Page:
Fliburn’s basic argument was that since he did not plan to sell the wheat there was no way that it impacted interstate or intrastate commerce. The court however disagreed and ruled that because Filburn would not need to buy wheat on the open market that it would impact the market and that if you multiplied Fliburn by all of the farmers out there the impact would be significant.
Over the next 50 years there was almost nothing that the Congress did that the Supreme Court found to be excessive or beyond the power under the Commerce Clause.
Then in 1990 the court heard the case of United States v. Lopez, reviewing a federal law which made it a federal offense to possess a firearm in a school zone. Although certainly most people supported the basic idea of keeping guns out of schools there was an issue with the Commerce Clause since education wasn’t really part of commerce. The congress had tried to justify it based on gun sales.
The court held that the law was not a valid exercise of the commerce clause and stated that there were three areas that the court could regulate under the clause.
First, Congress may regulate the use of the channels of interstate commerce;
Second, Congress is empowered to regulate and protect the instrumentalities of interstate commerce, or persons or things in Interstate Commerce, even though the threat may come only from intrastate activities;
Finally, Congress’s commerce authority includes the power to regulate those activities having a substantial relation to interstate commerce (i.e., those activities that substantially affect interstate commerce).
Over the last twenty years this trend limiting the powers of the Commerce Clause has been continued but usually in 5-4 decisions with the liberals on one side and the conservatives on the other.
Had the court upheld the mandate as an exercise of the power of the Commerce Clause it would not only have reversed this trend but in fact would have marked the first time the power was used to force someone to purchase a product.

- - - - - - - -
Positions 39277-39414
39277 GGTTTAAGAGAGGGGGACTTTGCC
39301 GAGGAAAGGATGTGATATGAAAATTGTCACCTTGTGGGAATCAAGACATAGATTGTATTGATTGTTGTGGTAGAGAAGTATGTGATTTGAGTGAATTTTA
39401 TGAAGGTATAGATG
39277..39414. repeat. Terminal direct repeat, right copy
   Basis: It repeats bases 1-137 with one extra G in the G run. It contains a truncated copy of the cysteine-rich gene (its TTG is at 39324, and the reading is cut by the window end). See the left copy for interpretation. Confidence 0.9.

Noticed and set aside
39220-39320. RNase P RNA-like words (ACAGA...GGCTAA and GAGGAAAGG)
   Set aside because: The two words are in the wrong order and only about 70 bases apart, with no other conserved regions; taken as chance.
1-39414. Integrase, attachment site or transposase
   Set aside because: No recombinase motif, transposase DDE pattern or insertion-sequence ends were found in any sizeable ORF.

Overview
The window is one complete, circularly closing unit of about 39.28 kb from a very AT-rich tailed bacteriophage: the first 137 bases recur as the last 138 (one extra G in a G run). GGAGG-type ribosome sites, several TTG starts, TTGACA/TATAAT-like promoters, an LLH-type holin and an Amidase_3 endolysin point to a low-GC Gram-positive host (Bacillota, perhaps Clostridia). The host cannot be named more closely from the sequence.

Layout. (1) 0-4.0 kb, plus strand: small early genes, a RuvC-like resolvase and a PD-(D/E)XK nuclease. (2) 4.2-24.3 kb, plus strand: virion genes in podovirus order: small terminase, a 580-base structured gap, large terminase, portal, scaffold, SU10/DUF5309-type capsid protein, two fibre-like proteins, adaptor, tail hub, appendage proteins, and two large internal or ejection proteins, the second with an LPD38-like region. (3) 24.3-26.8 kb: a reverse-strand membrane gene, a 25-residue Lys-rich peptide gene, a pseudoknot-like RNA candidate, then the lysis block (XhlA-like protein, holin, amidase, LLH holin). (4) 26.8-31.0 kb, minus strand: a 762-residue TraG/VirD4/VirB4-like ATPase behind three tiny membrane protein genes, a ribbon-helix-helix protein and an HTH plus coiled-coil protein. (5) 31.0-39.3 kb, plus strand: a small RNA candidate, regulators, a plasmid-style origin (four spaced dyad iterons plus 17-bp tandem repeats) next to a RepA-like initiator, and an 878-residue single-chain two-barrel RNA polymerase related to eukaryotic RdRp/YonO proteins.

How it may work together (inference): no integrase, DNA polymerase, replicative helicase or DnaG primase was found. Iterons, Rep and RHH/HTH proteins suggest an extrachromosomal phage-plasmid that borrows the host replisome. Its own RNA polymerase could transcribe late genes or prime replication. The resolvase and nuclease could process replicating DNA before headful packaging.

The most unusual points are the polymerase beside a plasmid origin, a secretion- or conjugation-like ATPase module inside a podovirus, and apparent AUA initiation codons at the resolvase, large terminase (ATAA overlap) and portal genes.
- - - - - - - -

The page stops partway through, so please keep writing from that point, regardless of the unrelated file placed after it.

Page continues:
Roberts however was able to not only prevent this but establish a clear doctrine that there are no circumstances under which the power of the Commerce Clause can be used to force someone to purchase a product, writing:
That Clause authorizes Congress to regulate interstate commerce, not to order individuals to engage in it.
He also made it clear that the power of the Commerce Clause could not be used to broadly regulate activities, writing:
The Commerce Clause is not a general license to regulate an individual from cradle to grave, simply because he will predictably engage in particular transactions
In short he took the cases of the last twenty years (since Lopez) and established firm precedents restricting the power and reach of the Commerce Clause. And while they did not agree with his reasoning he got the four liberal justices to provide him with cover against being called an ideologue.
This means that even if the court gradually shifts ideological composition in the coming years that these precedents are firmly established and the power of Congress is strongly limited.
In the next part (or parts) of my review I will look at what they did do with the taxing power and the quiet rebirth of the 10th amendment.